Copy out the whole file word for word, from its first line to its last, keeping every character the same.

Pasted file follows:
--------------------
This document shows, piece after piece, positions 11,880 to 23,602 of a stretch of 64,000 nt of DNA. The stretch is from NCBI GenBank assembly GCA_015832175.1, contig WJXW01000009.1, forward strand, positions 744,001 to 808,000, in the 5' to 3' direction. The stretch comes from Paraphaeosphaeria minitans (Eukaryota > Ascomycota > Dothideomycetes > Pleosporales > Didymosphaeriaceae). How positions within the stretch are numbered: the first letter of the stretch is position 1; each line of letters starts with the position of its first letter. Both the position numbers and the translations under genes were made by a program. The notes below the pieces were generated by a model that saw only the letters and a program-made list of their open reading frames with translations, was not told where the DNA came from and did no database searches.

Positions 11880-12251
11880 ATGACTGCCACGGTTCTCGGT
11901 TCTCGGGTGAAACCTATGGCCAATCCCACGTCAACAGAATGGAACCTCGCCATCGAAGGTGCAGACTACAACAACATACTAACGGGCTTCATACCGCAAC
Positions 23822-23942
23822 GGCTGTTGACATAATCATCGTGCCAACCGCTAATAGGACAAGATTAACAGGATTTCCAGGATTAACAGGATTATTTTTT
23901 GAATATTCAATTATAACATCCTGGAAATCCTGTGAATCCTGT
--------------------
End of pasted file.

This document shows, piece after piece, positions 11,880 to 23,602 of a stretch of 64,000 nt of DNA. The stretch is from NCBI GenBank assembly GCA_015832175.1, contig WJXW01000009.1, forward strand, positions 744,001 to 808,000, in the 5' to 3' direction. The stretch comes from Paraphaeosphaeria minitans (Eukaryota > Ascomycota > Dothideomycetes > Pleosporales > Didymosphaeriaceae). How positions within the stretch are numbered: the first letter of the stretch is position 1; each line of letters starts with the position of its first letter. Both the position numbers and the translations under genes were made by a program. The notes below the pieces were generated by a model that saw only the letters and a program-made list of their open reading frames with translations, was not told where the DNA came from and did no database searches.

Positions 11880-12251
11880 ATGACTGCCACGGTTCTCGGT
11901 TCTCGGGTGAAACCTATGGCCAATCCCACGTCAACAGAATGGAACCTCGCCATCGAAGGTGCAGACTACAACAACATACTAACGGGCTTCATACCGCAAC
Positions 23822-23942
23822 GGCTGTTGACATAATCATCGTGCCAACCGCTAATAGGACAAGATTAACAGGATTTCCAGGATTAACAGGATTATTTTTT
23901 GAATATTCAATTATAACATCCTGGAAATCCTGTGAATCCTGT